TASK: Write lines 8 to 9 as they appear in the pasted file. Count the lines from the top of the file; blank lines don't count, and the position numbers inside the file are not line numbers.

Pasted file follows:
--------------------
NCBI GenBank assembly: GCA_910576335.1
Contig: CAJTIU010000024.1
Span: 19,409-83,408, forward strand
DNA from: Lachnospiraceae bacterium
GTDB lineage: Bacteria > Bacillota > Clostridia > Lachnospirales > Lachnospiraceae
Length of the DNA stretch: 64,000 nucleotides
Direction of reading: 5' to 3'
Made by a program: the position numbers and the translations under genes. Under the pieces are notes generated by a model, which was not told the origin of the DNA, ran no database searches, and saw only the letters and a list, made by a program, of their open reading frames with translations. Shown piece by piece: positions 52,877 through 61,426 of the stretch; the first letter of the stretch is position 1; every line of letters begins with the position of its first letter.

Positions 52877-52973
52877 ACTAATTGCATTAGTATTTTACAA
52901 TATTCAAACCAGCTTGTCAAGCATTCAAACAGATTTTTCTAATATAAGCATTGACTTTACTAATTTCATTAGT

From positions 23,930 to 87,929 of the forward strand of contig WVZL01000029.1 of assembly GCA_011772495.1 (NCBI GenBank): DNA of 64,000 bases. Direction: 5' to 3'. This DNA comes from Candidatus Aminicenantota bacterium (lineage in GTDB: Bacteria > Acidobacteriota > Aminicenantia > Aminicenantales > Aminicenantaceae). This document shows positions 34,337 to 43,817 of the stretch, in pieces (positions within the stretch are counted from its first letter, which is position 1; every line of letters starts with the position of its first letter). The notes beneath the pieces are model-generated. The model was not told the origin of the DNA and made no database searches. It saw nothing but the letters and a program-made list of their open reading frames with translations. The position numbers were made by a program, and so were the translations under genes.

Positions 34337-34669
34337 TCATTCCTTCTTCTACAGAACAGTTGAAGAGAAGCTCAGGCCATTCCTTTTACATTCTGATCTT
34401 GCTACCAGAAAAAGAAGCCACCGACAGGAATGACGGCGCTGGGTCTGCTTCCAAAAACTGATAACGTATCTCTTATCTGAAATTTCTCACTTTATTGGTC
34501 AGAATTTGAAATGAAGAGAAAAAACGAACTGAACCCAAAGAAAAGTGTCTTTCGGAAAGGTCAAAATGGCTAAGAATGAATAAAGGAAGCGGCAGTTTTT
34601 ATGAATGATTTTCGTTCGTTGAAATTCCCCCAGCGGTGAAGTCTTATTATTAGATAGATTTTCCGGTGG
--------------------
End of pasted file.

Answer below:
Made by a program: the position numbers and the translations under genes. Under the pieces are notes generated by a model, which was not told the origin of the DNA, ran no database searches, and saw only the letters and a list, made by a program, of their open reading frames with translations. Shown piece by piece: positions 52,877 through 61,426 of the stretch; the first letter of the stretch is position 1; every line of letters begins with the position of its first letter.

Positions 52877-52973